At its most basic level, a test is "standardized" when each test taker is presented with identical sets of questions. Those questions may or may not be presented in the same order (so you might get "Version A" while someone else gets "Version B"), but they will be the same. So if you took one of these tests today, you might get the math section first, while your best friend gets reading.
The purpose of a standardized test is to compare the performance of a broad range of students presented with the same task. The SAT, ACT, and PSAT are all examples of standardized tests.
Why test prep works for standardized tests
Because standardized tests follow a specific structure and assess a standard set of concepts, test preparation can help you succeed on these tests. Test prep is effective because it is an accurate representation of what is on the actual exam, because the format and content are standard year over year. Test preparation also allows you to become familiar with the format, timing, and content before taking the actual exam.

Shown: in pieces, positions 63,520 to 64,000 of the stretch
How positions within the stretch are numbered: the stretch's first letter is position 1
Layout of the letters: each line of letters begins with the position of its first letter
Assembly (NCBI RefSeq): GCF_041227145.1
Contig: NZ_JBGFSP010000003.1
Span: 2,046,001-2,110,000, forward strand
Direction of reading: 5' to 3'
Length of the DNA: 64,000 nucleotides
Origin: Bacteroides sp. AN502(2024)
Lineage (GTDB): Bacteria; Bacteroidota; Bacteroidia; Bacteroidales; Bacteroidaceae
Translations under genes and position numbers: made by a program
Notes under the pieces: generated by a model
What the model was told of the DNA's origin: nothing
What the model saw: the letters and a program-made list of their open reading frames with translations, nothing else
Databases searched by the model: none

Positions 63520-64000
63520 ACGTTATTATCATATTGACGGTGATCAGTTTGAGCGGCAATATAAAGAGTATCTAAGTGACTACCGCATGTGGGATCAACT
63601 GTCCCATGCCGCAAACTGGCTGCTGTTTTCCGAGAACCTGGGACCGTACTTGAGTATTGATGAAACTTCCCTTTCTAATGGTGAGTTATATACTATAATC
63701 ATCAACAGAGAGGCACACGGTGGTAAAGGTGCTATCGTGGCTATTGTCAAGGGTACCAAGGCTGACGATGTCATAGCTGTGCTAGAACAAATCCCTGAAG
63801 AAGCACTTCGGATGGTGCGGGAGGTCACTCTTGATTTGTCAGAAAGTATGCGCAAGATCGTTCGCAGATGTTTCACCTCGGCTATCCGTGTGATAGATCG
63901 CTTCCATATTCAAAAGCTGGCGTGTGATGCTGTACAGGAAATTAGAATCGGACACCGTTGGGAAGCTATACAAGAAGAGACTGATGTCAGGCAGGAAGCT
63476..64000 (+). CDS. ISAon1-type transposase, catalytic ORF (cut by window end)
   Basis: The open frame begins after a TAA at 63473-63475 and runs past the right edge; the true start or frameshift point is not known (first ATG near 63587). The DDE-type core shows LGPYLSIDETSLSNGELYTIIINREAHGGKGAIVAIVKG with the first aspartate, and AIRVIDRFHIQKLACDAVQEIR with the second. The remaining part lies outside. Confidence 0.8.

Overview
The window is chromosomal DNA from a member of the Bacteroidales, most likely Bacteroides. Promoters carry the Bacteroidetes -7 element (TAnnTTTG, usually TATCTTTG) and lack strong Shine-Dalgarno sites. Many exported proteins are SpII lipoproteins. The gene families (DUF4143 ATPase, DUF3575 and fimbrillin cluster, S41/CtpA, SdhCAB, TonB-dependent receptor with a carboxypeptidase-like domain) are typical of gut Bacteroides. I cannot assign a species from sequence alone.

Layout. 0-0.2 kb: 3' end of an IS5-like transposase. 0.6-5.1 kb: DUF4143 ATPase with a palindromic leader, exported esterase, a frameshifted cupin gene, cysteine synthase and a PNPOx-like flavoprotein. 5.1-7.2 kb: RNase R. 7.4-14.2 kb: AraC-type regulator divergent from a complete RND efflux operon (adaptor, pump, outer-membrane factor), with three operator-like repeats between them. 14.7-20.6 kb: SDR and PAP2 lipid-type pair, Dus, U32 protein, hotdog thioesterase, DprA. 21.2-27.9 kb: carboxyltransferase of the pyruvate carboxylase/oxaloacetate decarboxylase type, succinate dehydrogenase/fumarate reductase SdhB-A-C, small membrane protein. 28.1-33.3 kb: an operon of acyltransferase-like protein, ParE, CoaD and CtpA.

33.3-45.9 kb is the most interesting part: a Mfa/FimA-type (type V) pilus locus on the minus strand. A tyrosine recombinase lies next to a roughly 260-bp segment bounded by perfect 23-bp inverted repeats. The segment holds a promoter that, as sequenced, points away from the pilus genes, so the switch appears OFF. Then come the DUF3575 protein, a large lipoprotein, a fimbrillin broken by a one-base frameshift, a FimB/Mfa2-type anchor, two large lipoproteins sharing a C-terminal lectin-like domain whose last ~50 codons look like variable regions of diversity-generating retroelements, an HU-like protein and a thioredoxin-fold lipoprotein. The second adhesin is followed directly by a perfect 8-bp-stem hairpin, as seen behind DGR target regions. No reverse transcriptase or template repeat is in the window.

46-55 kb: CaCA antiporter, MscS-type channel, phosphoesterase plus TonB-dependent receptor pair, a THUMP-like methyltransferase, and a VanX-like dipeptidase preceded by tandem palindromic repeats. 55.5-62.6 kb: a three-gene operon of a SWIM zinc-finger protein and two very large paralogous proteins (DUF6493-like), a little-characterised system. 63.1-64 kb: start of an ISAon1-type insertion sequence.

When you know what to expect and how to pace yourself on tests like the SAT, ACT, and PSAT, you're more likely to be relaxed and comfortable, which typically leads to better scores than if you're full of anxiety and stress.
Standardized tests are not just for college admission
To apply to a private high school — or to certain programs in public high schools — you usually have to take an admission exam. These are often standardized, and the most common high school admission exams are the SSAT, ISEE, and COOP. Test prep is beneficial for these tests, too.
Standardized tests are also used by public and private schools to determine how well students have mastered material at a certain grade level. Results can then be used to shape schools' curriculum. Some states require statewide testing more often than others and some states do not require this kind of testing at all.
Test prep is key to success
Just like with a test you'd take in math class, the key to doing well is making sure you're prepared. Standardized or not, good scores are all about the test preparation you put in before test day.